Yemen pays price for US-Iran nuclear deal

15th May 2015

15th May 2015

Iran and six world powers, including the United States, agreed on a framework on Nuclear deal in Lausanne, Switzerland in March. The final text is to be readied by June 30, 2015

The United States-Iran framework on Nuclear deal, which still must find muster from Capitol Hill in June, is a pivotal moment in recent world history.

Washington and Tehran, at each other’s throat for the last four decades, seem to have aligned their goals which have thrown all existing equations out of the window.

It has upset US allies in the Middle East--Saudi Arabia and Israel--badly enough to trigger some extreme steps: Saudi Arabia is in the midst of military operations in Yemen while Israel’s Prime Minister Benjamin Netanyahu in March  made a historic appeal in US Congress in a late bid to stop the US-Iran deal.

On March 26, Saudi Arabia threw its Yemen dice in the hope that US would rise in support and pit itself against Iran-backed “rebel” Houthis. That in turn, they hoped, would derail the Lausanne negotiations between US-Iran which had begun a day earlier on March 25.

Israel had relied all along on Iran threat to divert world’s attention from its excesses in Palestine. With the prospect of US-Iran being on the same page, Israel feared losing the “threat” card. Hence Netanyahu’s last-ditch appeal to the Capitol Hill.

It sure threw US president Barrack Obama in a corner. He was careful enough to support Saudi invasion of Yemen yet ensured he didn’t utter a word against Iran. US also held itself in check when a rattled Tehran declared N-talks could fail. For US, this was an eventuality they didn’t wish to consider.

For the past 19 months, US and its allies have slapped economic sanctions on Iran. It was intended to make sure that Syria loses Iran’s support and hence become vulnerable to Saudi-Qatar nexus.

The situation spun out of control when ISIS destabilized both Syria and Iraq. With Al Qaeda in Yemen, the Middle East was beginning to break into pieces. US realized Iran, a major in the region, just couldn’t be allowed to disintegrate either. Further, it could then easily fall into the arms of either China or Russia.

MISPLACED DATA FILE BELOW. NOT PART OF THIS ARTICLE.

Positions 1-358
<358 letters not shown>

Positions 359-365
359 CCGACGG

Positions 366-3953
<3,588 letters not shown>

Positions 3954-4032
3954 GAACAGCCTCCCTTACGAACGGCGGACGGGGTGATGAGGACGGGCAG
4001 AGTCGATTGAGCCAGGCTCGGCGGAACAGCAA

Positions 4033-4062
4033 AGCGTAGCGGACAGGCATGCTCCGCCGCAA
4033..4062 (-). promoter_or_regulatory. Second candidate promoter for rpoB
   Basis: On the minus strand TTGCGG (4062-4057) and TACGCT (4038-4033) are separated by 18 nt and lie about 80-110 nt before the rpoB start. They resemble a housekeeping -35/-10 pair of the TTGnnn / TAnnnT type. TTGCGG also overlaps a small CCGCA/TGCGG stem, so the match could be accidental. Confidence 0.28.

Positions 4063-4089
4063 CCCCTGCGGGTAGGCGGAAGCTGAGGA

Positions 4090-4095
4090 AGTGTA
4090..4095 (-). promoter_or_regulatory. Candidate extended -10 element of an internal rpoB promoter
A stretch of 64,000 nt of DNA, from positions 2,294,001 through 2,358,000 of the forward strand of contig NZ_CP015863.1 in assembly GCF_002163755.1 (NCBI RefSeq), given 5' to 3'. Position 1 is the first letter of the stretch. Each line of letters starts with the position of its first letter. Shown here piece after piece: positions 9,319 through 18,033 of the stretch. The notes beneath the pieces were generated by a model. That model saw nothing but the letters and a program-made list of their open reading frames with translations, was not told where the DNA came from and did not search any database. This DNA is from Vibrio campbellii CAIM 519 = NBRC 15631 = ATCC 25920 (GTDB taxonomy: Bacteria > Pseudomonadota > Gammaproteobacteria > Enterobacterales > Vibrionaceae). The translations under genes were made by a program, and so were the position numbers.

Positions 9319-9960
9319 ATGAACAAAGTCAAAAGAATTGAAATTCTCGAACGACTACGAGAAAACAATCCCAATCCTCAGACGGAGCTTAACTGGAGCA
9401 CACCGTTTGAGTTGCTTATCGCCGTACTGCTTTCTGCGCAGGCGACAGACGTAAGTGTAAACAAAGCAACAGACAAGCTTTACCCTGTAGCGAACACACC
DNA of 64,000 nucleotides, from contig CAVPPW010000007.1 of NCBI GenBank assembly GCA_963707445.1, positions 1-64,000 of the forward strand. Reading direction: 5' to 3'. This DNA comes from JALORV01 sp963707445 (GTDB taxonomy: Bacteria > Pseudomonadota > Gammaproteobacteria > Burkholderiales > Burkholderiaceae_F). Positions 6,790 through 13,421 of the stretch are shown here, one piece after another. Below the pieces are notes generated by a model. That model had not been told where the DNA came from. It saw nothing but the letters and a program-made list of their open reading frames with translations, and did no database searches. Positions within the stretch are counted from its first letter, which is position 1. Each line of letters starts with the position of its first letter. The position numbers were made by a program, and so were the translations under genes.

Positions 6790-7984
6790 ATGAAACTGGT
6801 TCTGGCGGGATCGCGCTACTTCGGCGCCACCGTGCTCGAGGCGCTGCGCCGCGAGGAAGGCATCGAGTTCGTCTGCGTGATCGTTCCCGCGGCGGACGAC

It’s threats were heightened when in January 2015, Iran and Russia signed a significant military deal. With China and Russia closer than ever, the pivot of China-Iran-Russia could have taken US completely out of equation in Eurasia. US had begun its pullout from Afghanistan; its impact on Iraq had also begun to diminish. US wanted to remain a player in Middle East. Iran was needed at all costs.

However, US needed a reason to lift its economic sanctions. Hence, its’ insistence on face-saving Nuclear-deal with Iran. US knows that countries which want to be Nuclear powers become one anyway—the instances of India and Pakistan come easily to mind. Besides, Iran’s supreme leader Ayatollah Khamenei has termed nuclear weapons as un-Islamic and totally off-limits on numerous occasions. Tehran also subscribes to Nuclear Non-Proliferation Treaty (NPT) while Israel doesn’t care about it.

The situation remains combustible. Netanyahu terms this current framework as one that will “threaten the survival of Israel.” He warned it would increase the risk of a “horrific war.”

Saudi Arabia, on the other hand, still hasn’t put army on the ground in Yemen even though 150,000 of its troops mass the border. Middle East could still unravel quickly.

For the moment, the troubled history of Middle East has charted a new course. We would be watching.

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